A recent longitudinal research study led by Tutrang Nguyen, School of Education, University of California at Irvine found preschool numeracy abilities to be the strongest predictors of later mathematics achievement, with advanced counting competencies more predictive than basic counting competencies.
The research team, including members from the University of Denver and Florida’s Saint Leo University, set out to investigate whether the kind of mathematical knowledge promoted by the various pre-established standards documents such as the National Research Council Mathematics Learning in Early Childhood: Paths Toward Excellence and Equity actually predict later mathematics achievement.
The study focused on associations between preschool mathematical competencies and mathematics achievement at the fifth grade level. Specific domains cited in standards set forth by state and national panels, such as early geometry, patterning and measurement, spatial thinking, and data skills were examined…as well as counting and numeracy competencies. Many of these domains were significantly predictive of later achievement, indicating that children may rely on multiple domains of early mathematics knowledge as they progress through the grades. However, the researchers found that counting and numeracy skills – especially advanced counting skills – were most predictive of later math success.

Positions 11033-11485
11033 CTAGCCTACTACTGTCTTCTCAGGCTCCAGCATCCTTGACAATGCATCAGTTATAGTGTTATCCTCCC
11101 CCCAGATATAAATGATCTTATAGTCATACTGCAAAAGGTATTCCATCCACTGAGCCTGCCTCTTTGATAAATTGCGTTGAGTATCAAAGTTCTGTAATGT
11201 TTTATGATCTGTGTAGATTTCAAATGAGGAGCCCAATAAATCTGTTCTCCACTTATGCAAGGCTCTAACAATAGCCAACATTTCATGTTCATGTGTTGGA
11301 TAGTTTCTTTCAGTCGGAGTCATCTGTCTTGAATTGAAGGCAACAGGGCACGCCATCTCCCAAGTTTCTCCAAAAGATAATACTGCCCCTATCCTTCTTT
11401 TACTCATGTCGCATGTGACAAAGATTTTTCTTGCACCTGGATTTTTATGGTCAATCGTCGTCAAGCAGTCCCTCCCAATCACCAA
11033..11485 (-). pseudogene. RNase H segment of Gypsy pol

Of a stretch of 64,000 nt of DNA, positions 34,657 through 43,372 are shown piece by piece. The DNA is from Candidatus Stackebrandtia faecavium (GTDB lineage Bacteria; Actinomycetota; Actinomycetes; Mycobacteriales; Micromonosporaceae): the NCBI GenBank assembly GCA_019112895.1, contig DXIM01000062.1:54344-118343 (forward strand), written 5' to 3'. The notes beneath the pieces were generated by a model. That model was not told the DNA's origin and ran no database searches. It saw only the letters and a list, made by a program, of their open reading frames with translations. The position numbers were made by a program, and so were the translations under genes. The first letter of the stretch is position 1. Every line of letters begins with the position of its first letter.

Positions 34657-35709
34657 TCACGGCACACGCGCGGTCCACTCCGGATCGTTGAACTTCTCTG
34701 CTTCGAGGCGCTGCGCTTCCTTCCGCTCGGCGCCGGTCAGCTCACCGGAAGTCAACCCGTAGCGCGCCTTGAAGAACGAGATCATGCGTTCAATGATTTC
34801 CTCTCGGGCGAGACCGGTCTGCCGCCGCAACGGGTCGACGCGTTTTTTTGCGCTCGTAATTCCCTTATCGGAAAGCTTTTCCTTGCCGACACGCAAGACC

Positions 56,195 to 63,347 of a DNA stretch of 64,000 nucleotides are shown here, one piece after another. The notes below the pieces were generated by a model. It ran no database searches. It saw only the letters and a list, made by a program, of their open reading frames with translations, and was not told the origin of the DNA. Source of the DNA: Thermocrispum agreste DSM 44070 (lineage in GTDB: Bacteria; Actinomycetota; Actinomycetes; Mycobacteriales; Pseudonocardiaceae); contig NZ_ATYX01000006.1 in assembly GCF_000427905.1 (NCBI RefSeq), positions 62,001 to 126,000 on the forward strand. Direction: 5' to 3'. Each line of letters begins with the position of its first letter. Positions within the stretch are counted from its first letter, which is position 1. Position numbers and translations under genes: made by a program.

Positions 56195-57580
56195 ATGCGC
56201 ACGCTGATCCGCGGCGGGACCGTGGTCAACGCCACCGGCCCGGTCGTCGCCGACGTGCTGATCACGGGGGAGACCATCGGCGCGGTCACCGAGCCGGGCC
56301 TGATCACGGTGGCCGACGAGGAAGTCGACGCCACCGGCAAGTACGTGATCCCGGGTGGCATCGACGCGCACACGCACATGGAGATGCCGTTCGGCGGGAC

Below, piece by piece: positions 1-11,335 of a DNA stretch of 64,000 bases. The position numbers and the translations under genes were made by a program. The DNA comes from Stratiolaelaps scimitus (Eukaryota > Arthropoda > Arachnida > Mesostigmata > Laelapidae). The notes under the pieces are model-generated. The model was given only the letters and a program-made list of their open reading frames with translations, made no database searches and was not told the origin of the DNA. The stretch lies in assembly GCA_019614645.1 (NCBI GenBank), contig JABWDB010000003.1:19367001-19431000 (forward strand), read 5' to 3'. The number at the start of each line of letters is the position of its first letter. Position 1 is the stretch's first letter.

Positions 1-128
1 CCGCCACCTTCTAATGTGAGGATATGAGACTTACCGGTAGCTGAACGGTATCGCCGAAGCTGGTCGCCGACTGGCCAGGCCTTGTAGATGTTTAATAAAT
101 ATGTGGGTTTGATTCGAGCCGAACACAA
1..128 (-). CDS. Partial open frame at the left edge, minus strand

Summarizing the study, the researchers write “our results imply that understanding the principles of counting beyond mere rote memorization may give students an advantage when they encounter more difficult mathematics later in school.” Preschool-aged children “need to be deliberately supported through classroom instruction with focused time and practice to foster their mathematical development.” Counting strategies in appropriate games can help facilitate learning both at home and in school, the study found.
Children from low-SES backgrounds were a primary focus of the research. Assessing basic competencies as children start school can help researchers and educators identify children likely to struggle with math so that more services can be targeted toward those children. If strong predictors can be successfully targeted by teachers early in school, “then perhaps the education system can prevent at-risk children from falling further behind,” the study concludes. With “strong theoretical reasons to believe these skills are important, then we may be able to design interventions to teach these skills.”